1. It constantly amazes me the amount of damage that was done during this war that we knew little about. Fighting was vigorous and casualties were high.

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  2. Makes me wonder, when you mention , guns in caves rolling out on tracks, just how much of that history is still locked away in caves, and just how much history, lies on the sea bed.
    Ian aka Emu

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  3. Back to WW2, I noticed these death notices in our paper today which you might like to add to your list: Gordon Frank Anderson, 5th Field Regiment, Gunner, WW2, Christchurch, NZ and Charles Edward Baxter, RAF/RNZAF, Waiuku, NZ.

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    • Thank you very much for your additions. Most of the readers here take in the comments for added data – I’m certain they will attract attention. If not, in the future I will put into the post directly. Thank you for this.

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  4. Great photographs, very original being in b/w.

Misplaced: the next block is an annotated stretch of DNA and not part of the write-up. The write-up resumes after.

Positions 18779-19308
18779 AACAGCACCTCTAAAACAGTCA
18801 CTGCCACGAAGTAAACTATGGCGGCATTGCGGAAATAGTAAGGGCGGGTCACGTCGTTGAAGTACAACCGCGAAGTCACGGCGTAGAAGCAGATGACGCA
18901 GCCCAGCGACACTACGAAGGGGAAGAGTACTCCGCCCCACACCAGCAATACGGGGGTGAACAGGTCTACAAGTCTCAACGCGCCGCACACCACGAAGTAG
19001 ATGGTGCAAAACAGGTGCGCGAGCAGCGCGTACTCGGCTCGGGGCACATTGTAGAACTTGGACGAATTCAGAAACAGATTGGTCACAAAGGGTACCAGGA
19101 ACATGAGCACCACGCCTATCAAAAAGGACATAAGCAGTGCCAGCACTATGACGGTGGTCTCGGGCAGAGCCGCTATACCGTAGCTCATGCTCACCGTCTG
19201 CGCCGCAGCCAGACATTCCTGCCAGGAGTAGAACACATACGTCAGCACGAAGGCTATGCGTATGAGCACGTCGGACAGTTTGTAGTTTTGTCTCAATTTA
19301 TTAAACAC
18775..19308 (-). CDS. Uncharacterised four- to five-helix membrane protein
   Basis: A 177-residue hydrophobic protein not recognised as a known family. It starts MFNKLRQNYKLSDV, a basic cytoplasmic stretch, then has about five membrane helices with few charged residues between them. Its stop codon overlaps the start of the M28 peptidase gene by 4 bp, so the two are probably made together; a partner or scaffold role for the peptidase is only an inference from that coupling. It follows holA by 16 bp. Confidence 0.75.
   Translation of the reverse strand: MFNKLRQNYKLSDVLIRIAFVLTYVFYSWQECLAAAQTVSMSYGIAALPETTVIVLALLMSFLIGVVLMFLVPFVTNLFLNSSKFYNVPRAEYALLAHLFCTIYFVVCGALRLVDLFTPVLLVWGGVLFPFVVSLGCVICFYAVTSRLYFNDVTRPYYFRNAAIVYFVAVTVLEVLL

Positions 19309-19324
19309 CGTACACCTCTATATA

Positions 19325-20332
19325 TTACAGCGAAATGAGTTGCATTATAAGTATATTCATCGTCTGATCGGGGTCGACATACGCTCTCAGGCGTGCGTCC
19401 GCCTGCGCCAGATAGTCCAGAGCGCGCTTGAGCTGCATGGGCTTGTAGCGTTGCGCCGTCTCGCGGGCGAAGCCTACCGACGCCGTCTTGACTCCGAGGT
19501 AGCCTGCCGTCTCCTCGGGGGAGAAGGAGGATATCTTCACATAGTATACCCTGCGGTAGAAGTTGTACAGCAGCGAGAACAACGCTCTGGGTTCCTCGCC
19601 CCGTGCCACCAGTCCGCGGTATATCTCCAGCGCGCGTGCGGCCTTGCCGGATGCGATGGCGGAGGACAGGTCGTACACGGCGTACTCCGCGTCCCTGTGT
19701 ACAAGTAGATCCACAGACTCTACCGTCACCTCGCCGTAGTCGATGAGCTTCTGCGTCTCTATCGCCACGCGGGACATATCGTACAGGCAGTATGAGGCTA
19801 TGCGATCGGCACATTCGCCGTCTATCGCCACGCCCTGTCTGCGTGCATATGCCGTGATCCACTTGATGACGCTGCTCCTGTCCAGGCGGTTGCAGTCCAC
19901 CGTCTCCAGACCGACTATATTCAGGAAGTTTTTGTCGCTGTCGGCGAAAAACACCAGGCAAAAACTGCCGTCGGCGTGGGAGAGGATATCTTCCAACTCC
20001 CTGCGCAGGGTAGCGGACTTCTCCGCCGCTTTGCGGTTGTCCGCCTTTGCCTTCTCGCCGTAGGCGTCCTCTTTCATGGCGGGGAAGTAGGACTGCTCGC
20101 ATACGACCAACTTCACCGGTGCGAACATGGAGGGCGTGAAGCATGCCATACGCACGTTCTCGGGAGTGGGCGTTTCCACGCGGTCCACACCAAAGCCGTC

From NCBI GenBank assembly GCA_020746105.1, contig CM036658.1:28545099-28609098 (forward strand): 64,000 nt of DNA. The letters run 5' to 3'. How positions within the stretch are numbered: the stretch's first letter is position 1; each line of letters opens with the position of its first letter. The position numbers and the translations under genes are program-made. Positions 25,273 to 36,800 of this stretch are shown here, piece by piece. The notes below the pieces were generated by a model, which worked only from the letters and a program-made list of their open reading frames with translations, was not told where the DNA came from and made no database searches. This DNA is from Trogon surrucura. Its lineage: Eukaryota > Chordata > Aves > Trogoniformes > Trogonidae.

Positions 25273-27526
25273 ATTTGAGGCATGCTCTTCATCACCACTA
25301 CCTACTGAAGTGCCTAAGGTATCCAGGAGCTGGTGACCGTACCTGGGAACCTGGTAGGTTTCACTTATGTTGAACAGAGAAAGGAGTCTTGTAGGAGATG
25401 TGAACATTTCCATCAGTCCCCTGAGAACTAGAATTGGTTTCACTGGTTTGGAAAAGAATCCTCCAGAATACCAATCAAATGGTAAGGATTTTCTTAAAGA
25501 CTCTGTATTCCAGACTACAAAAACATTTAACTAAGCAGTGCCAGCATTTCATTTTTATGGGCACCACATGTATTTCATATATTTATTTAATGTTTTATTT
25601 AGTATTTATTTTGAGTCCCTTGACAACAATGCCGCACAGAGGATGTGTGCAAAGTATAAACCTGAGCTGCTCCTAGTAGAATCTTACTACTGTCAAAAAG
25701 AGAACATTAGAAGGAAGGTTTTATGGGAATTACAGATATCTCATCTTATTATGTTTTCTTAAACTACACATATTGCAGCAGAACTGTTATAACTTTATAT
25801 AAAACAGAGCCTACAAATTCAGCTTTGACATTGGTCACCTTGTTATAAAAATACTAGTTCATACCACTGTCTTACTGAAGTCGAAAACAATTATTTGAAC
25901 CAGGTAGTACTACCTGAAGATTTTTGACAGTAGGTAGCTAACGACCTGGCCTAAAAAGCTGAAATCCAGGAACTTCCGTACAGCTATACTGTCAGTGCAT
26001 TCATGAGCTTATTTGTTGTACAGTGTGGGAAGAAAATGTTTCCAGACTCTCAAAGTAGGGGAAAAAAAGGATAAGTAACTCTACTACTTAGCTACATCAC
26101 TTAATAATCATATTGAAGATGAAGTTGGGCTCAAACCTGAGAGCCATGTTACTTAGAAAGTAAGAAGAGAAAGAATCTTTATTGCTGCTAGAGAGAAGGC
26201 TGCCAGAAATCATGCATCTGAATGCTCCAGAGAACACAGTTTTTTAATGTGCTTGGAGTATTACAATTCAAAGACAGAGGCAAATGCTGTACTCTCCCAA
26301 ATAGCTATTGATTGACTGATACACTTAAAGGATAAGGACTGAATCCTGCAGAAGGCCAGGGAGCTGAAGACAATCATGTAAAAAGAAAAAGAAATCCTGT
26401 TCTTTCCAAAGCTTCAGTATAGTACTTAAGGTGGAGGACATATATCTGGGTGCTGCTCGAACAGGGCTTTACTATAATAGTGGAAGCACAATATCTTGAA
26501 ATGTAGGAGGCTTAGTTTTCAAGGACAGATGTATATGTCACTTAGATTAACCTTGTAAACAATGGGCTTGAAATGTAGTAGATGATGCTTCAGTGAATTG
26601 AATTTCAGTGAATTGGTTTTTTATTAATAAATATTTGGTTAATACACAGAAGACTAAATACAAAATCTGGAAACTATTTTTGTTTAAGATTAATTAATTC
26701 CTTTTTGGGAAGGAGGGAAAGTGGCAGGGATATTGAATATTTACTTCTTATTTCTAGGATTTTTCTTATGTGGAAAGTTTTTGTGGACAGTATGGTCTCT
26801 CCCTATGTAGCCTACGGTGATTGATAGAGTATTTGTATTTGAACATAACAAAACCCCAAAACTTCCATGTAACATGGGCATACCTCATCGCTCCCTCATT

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  5. Reblogged this on YouViewed/Editorial and commented:
    For wonderfully researched posts on the Pacific wars , whether WWII or Korea this site has it . Check it out .

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  6. As an airplane and warbirds enthusiast glad to see that the F9F got a mention. Apart from the F86 Sabre and MIG15 it is rare that other aircraft types get mentioned.

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  7. So the Superfortress did see limited action during the Korean War. I would not have imagined that given they would have been easy pickings for MIgs. But that 155mm howitzer… I certainly would much rather be at the sending end. That thing could lob a HE shell a looooooong ways.

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  8. Favourite? Spitfire wins hands down with me … and this may surprise, F4U Corsair & P38 Lightning. (Oops, a soft spot for the Brit Mosquito also …)

    As to what was the best: I leave that one for history to answer (I ain’t dumb enough to even try~!). Mustang? FW 190?

    Great post, GP. (Thanks for that snap, too — for all the blisters I got mucking around in whalers I never had a snap of one. That’s a beaut.)

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  9. With the amount of damage doled out to them, and comparitive lack of successful retaliation, it is amazing that the whole thing continued to drag on in the way it did.